SEC filed record number of cases in 2011

Commission brought 735 cases in past fiscal year, resulting in about $2.8 billion in sanctions

In the immortal words of Christopher Wallace, “What you gonna do when Big Poppa comes for you?” American companies may want to ponder this pontification, and remain vigilant in their compliance efforts, as the Securities and Exchange Commission (SEC) filed a record number of cases in the fiscal year that ended Sept. 30.

The SEC brought 735 cases in 2011, up from 677 cases in 2010. However, despite this increased number, the commission collected just $2.8 billion in penalties, which is slightly down from last year’s $2.85 billion.

Many of the cases brought in 2011 involved complex products, transactions and market practices, and were related to the financial crisis and insider trading.

“We continue to build an unmatched record of holding wrongdoers accountable and returning money to harmed investors,” SEC Chairman Mary Schapiro said in a statement. “I am proud of our Enforcement Division’s many talented professionals and their efforts that resulted in a broad array of significant enforcement actions, including those related to the financial crisis and its aftermath.”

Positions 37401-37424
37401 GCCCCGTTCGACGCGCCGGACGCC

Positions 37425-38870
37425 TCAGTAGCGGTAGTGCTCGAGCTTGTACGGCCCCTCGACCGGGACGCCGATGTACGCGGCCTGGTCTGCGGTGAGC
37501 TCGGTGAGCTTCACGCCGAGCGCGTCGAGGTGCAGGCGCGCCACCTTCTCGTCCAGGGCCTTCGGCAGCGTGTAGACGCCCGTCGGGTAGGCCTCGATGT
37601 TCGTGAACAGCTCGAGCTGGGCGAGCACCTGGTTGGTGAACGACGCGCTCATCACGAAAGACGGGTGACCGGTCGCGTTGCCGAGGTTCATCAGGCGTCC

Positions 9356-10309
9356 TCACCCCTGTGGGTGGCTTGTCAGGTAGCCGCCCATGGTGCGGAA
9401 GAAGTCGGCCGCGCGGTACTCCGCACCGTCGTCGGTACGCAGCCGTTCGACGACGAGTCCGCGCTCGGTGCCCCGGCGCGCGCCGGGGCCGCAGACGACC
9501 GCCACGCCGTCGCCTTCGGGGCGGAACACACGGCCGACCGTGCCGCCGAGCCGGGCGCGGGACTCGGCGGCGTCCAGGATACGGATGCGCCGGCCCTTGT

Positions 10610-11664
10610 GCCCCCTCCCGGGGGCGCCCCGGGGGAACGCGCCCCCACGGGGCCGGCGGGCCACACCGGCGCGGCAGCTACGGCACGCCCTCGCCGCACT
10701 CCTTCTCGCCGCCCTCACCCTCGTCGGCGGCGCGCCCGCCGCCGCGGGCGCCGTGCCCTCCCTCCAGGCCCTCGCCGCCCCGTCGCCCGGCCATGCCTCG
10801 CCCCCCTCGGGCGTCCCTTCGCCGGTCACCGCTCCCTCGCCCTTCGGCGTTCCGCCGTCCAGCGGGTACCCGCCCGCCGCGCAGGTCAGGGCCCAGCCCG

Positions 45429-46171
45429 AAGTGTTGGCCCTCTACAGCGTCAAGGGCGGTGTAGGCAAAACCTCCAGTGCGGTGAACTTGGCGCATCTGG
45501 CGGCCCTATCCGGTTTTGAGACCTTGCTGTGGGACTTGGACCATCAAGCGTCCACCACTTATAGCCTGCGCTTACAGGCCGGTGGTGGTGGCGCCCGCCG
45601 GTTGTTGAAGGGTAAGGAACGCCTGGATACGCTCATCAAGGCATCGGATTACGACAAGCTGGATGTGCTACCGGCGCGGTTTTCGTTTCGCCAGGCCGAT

Since 2009, the SEC underwent an aggressive shift to reorganize and enhance its enforcement capabilities. In doing so, it revamped the way it handles tips and complaints; facilitated the swift prosecution of wrongdoers through a formal program that encourages cooperation from individuals and companies in investigations; and created national, specialized units in five priority areas involving complex and higher-risk areas of potential securities laws violations.

The results of these actions can be seen in the dramatic rise in cases brought and penalties recovered.

“This remarkable accomplishment has its roots in the talent, grit and determination of the staff, as well as their creativity and willingness to consider new tools and approaches to stopping and deterring fraud and misconduct,” Robert Khuzami, director of the SEC’s Division of Enforcement, said in the statement.

For greater detail on the SEC’s 735 cases in 2011, read more on the SEC’s website.

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